Let's face it, there may be no other time in a woman's life when her diet is as important as when she's pregnant.
The best pregnancy diet plan is one that includes foods rich in essential vitamins, minerals, protein and calories, without overdoing it. There are also some foods that a woman should avoid while pregnant.
Here we have my suggestions for the best pregnancy diet plan, but it's important for you to realize the following advice is general in nature. You must check with your physician, dietitian, or other form of health professional, such as a naturopathic doctor, for specific advice and monitoring.
Consuming enough protein is always important, since it serves as the major structural component of all the cells in your body. As such, the best pregnancy diet plan should include protein-rich foods in order to support the growth and development of the fetus, while protecting your own health from the added physical burden.
The following are good sources: white meat, poultry, fish, whey, eggs, and yogurt are all “complete” proteins, because they contain all nine indispensable amino acids, so your pregnancy diet plan should include some of each of these.
But, there are nuances to follow here. For instance, if you are pregnant, you should avoid consuming raw fish (sushi), very rare meats, hot dogs, deli meats or smoked seafood. Any of these foods could be contaminated with listeria bacteria, which can cause a miscarriage or even a still birth.
Quality is important too. See if you can purchase grass-fed meats from your local farmers market, or high end grocery store, as these sources of protein are healthier than typical grain-raised animals.
Fish is our best source of omega-3 fatty acids, but for your pregnancy diet plan, you should limit consumption to no more than two servings per week. Sadly, most fish have varying levels of contaminates such as mercury, which may lead to birth defects and neurological problems later on for your child.
If you are pregnant, you should not eat swordfish, shark, king mackerel, tilefish, albacore tuna or other species that are at the top of the food chain and thus have a higher concentration of mercury. Fish that is “okay” to eat include salmon, tilapia, pollock, and “light” canned tuna.
But the best fish source of omega-3 fatty acids when you are pregnant is to use a purified fish oil supplement, rich in DHA and EPA.
Most good protein sources are also good sources of iron, but for a pregnancy diet plan, most health practitioners still recommend an iron supplement. Liver is the only iron-rich food that should be avoided by pregnant women, because of its high vitamin A content, which can be harmful to the developing fetus.
In order to get the most out of iron-rich foods, you should avoid eating them in conjunction with certain foods that inhibit the absorption of the mineral. Iron inhibitors include spinach, chard, beet greens, rhubarb, sweet potatoes, whole grains, bran and soy. It is not that you should avoid these foods altogether; they are healthy and wholesome. Just consume them during a separate meal, however.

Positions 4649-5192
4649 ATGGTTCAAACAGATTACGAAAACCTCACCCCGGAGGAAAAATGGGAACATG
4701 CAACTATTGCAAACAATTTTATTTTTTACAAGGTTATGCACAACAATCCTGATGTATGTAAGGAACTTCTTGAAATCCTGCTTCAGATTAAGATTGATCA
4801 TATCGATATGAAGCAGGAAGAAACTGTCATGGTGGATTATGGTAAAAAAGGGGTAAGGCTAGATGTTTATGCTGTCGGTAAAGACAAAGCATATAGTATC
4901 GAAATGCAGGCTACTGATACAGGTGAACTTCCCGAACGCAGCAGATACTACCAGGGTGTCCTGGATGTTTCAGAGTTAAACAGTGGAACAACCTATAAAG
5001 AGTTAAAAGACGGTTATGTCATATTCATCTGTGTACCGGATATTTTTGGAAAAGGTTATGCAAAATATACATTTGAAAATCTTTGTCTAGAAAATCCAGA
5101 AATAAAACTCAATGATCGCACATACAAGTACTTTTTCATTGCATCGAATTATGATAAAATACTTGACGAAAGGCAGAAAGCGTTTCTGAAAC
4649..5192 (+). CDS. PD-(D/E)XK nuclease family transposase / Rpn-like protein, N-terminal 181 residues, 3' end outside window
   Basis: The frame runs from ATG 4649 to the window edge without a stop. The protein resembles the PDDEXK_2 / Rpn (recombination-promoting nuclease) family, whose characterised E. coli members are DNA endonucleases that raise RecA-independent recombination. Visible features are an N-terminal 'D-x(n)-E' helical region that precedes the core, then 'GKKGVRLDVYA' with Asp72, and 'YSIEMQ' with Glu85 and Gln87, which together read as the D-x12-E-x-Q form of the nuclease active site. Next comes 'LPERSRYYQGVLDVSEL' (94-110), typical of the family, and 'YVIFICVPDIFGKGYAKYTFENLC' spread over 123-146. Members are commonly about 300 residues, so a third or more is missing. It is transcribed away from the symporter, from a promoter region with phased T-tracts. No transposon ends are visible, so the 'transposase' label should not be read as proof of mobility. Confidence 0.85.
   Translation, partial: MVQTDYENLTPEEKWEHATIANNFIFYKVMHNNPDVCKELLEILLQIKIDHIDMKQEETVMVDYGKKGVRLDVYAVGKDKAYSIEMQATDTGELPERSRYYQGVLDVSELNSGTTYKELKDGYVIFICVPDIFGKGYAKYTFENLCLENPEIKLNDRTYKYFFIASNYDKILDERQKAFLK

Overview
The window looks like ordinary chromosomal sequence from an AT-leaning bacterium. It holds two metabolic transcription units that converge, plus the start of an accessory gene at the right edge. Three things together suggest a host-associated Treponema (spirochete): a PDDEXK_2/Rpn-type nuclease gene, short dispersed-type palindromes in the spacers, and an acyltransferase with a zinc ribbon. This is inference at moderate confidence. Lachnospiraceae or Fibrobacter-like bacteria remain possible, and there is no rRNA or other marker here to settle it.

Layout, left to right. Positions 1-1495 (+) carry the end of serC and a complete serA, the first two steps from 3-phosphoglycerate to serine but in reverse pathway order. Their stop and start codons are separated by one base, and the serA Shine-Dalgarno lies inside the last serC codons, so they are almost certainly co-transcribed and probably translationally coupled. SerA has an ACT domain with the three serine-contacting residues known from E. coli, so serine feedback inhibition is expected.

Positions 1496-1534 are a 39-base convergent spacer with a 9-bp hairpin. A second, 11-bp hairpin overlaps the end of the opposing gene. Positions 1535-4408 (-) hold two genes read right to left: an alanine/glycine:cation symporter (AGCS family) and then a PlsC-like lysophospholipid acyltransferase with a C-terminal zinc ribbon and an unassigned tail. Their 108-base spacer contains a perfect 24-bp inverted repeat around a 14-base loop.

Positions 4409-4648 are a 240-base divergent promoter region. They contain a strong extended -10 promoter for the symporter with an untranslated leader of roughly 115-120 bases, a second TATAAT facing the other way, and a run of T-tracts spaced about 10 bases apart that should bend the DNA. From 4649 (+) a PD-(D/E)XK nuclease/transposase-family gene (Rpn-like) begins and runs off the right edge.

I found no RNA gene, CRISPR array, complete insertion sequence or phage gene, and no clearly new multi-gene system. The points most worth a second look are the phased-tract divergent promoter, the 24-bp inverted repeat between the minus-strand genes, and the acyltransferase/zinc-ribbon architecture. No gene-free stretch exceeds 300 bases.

It is not advisable that you rely solely on any pregnancy diet plan to provide enough folate or folic acid to support your increasing blood volume nor to prevent neural tube defects.
A supplement of .4 mg is recommended for the three months preceding and the first three months of pregnancy itself. Some health practitioners suggest that the folic acid supplement should be continued throughout the duration of pregnancy.
Fruits and Vegetables
Four servings each of fruits and vegetables per day is the minimum threshold for your pregnancy diet plan. Since you are “eating for two” and need an extra 100-300 calories per day, consider consuming another apple or take a double serving of broccoli.
If you stick with fruits and vegetables when you have an extra hunger pang or a craving for a snack, you will avoid adding calories derived from fats. Overweight women have more complications during pregnancy. This is not the right time to “lose” weight, but it is the right time to watch what you eat. Your health care practitioner can advise you about how much weight gain is acceptable.
Salmonella poisoning can be devastating during pregnancy. Raw eggs and undercooked poultry are prone to contain salmonella bacteria. Most people would not consider eating raw eggs, but certain sauces do contain them.
You should avoid caesar salad dressing and hollandaise sauce, unless you know that they were not prepared using raw eggs. Homemade ice cream, custard and even mayonnaise may also contain raw eggs and could cause salmonella poisoning.
In the end, you have many food choices that can comprise a healthy pregnancy diet plan. The overall rules to follow are to eat a variety of foods every day, see your health care practitioner regularly, and include a moderate exercise plan.
My name is Dr. Rami El-Hussieny and I am a Naturopathic Doctor who practices in East Lansing and Ann Arbor, MI. Please contact me if you have any questions about my services for improved health and well-being.
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